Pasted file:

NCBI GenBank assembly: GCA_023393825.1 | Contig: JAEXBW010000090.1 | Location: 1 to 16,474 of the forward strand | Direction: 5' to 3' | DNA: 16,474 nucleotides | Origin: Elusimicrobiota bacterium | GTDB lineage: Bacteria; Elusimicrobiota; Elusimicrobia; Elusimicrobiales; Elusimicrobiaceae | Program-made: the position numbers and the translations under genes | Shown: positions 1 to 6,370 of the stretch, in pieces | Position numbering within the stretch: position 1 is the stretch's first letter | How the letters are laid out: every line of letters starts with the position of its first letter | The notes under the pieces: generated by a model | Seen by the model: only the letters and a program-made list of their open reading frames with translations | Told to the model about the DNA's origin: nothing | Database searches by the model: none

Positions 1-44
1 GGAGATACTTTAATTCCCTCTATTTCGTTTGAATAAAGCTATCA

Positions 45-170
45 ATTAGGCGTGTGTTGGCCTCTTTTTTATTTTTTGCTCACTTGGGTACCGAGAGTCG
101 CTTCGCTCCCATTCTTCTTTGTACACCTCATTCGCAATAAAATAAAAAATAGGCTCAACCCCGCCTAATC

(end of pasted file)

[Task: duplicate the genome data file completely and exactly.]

NCBI GenBank assembly: GCA_023393825.1 | Contig: JAEXBW010000090.1 | Location: 1 to 16,474 of the forward strand | Direction: 5' to 3' | DNA: 16,474 nucleotides | Origin: Elusimicrobiota bacterium | GTDB lineage: Bacteria; Elusimicrobiota; Elusimicrobia; Elusimicrobiales; Elusimicrobiaceae | Program-made: the position numbers and the translations under genes | Shown: positions 1 to 6,370 of the stretch, in pieces | Position numbering within the stretch: position 1 is the stretch's first letter | How the letters are laid out: every line of letters starts with the position of its first letter | The notes under the pieces: generated by a model | Seen by the model: only the letters and a program-made list of their open reading frames with translations | Told to the model about the DNA's origin: nothing | Database searches by the model: none

Positions 1-44
1 GGAGATACTTTAATTCCCTCTATTTCGTTTGAATAAAGCTATCA

Positions 45-170
45 ATTAGGCGTGTGTTGGCCTCTTTTTTATTTTTTGCTCACTTGGGTACCGAGAGTCG
101 CTTCGCTCCCATTCTTCTTTGTACACCTCATTCGCAATAAAATAAAAAATAGGCTCAACCCCGCCTAATC